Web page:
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News Update

Racist graffiti targeting Sacramento assistant principal investigated as hate crime

Racist graffiti at Sacramento’s West Campus High School as well as online attacks targeted at assistant principal Elysse Versher are now being investigated by authorities as a hate crime.

Versher, a Black woman, was made aware on Nov. 5 of racist online comments about her, she told the Sacramento Bee, including use of the N-word. The comments appeared to be sparked by Versher’s enforcement of the school’s dress code, which requires masks to be worn on campus per district policy.

The following Monday, when she arrived at school she found a racist slur written five times directly across from her designated parking spot. Her family members have also received threats via email, she says.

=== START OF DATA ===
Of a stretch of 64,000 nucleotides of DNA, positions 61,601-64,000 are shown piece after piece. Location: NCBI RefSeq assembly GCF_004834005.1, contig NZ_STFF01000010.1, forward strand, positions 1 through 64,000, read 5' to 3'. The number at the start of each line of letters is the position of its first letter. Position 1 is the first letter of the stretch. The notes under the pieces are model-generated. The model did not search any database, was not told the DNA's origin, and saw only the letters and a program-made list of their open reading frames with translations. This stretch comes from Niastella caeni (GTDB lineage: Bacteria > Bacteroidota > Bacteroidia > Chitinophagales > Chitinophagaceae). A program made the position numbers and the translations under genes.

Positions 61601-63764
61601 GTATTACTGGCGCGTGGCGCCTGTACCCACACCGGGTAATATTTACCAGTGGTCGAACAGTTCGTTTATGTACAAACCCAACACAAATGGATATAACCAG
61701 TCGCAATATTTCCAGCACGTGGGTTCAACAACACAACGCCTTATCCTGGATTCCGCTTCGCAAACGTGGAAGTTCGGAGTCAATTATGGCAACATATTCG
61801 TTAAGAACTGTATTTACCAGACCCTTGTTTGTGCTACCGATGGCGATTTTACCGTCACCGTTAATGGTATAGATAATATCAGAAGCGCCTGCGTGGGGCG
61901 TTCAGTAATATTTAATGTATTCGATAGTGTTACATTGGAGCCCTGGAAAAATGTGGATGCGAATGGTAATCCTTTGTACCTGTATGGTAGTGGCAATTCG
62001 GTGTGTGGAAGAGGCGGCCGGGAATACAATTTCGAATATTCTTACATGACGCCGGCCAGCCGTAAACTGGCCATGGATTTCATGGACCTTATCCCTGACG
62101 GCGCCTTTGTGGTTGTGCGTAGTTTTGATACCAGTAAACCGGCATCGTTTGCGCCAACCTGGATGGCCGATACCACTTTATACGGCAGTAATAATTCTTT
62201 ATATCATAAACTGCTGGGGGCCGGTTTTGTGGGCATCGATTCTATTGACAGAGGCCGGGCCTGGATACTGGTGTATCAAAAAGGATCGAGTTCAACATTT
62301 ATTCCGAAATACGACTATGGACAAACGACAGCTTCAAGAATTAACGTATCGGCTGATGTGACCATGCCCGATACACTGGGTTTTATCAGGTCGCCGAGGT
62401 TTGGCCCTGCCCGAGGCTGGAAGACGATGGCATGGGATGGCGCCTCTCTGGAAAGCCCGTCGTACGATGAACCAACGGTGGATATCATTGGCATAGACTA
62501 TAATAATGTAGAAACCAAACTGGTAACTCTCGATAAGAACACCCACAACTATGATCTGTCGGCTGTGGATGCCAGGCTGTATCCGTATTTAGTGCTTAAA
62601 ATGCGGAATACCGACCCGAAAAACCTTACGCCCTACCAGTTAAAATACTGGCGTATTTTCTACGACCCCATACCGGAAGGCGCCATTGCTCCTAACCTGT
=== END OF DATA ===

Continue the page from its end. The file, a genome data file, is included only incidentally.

On Wednesday, Versher was hospitalized after suffering stress-induced seizures from the torment, KXTV reported.

Versher told the Bee that racism and hatred she has endured stems from a “culture that has gone unchecked.”

“This had nothing to do with the dress code but an opportunity for students to see that a Black woman has the audacity to make non-Black students uncomfortable and inconvenienced by enforcing the dress code,” Versher told the Bee. “(It) has been around forever and has been enforced by my white colleagues without incident for quite a long time.”

Sacramento City Unified superintendent Jorge Aguilar released a video message Tuesday calling for a “reckoning on race at all levels” at the district.

“To make all of our schools pro-social learning environments that stand against racism and hatred, our efforts must impact every aspect of our organization, and flow from our boardroom to our classroom,” Aguilar said.